Finally, a basket with Rice Buddies. Other Heat/Cold. An old wash basin used when someone is sick to their stomach. A coles container with a few braces and foot boots. A grab-and-go snap-top container with Essential Oils (and a travel soap container with oils we use for bee and wasp stings, labeled with instructions). Sunscreen. First-Aid Book.

    It sounds like A LOT when I write it out. I’m a nurse, and it took me awhile to come up with this system. We don’t access it very often. But when we do it’s so helpful to have everything visible and in reach. I tested it with my husband, asking him to find various things, to make sure it made sense to him. When you are sick or in an emergency you need things clear and simple.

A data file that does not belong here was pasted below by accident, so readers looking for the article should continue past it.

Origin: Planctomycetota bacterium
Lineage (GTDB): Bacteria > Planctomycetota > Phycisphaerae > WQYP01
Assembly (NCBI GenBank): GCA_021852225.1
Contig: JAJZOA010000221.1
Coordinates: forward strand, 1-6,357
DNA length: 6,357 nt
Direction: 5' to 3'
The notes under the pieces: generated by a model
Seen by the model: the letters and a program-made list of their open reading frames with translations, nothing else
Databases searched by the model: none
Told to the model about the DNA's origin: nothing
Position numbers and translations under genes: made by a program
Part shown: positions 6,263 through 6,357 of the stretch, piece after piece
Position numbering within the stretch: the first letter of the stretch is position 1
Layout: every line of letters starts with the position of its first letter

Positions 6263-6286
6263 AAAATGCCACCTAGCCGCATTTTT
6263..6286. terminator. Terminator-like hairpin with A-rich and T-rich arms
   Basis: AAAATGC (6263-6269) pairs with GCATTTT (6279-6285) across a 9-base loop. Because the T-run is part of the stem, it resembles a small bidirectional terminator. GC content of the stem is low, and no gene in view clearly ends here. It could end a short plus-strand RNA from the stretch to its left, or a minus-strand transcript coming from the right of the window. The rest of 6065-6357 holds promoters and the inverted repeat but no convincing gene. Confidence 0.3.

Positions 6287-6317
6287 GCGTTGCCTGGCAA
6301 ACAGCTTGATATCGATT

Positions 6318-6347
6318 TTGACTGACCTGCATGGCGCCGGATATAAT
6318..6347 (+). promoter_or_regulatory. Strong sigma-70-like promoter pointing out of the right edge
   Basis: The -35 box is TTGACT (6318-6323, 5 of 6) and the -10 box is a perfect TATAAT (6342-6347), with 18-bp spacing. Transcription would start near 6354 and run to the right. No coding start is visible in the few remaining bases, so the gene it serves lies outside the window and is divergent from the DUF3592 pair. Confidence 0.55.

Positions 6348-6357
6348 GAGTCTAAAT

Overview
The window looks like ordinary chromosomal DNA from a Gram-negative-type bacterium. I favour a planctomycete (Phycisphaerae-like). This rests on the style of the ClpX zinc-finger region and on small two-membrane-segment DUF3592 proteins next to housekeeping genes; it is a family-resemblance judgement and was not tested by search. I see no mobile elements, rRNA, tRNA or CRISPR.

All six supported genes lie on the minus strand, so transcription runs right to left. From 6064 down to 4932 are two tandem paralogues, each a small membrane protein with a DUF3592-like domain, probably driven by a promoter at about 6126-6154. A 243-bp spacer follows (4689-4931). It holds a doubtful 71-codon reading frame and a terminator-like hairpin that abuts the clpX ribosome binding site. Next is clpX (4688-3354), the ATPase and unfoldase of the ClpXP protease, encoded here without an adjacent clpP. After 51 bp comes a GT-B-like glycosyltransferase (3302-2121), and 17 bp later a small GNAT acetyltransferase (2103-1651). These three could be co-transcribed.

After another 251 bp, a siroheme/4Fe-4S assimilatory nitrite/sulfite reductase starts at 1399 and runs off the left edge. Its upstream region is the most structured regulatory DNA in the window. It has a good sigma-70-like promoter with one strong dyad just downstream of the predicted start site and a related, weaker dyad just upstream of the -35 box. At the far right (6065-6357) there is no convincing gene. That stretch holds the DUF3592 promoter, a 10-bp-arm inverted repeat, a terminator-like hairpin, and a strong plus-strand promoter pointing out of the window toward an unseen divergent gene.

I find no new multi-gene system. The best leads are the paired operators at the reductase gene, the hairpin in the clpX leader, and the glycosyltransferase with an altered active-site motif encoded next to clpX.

I hope something I’ve shared can help someone else as they put their meds and first-aid supplies together. 🙂

  3. posted by Carla on

    “decorative basket”
    “closed container”
    Sorry! 🙂

  4. posted by Carla on

    Just to clarify, I keep the decorative basket with our meds in it in my study, since that’s where I call in refills. Sorry for having to correct myself several times. My phone is not allowing me to see and proof my Comments before sending! Hopefully I’m done now! 🙂

Leave a Comment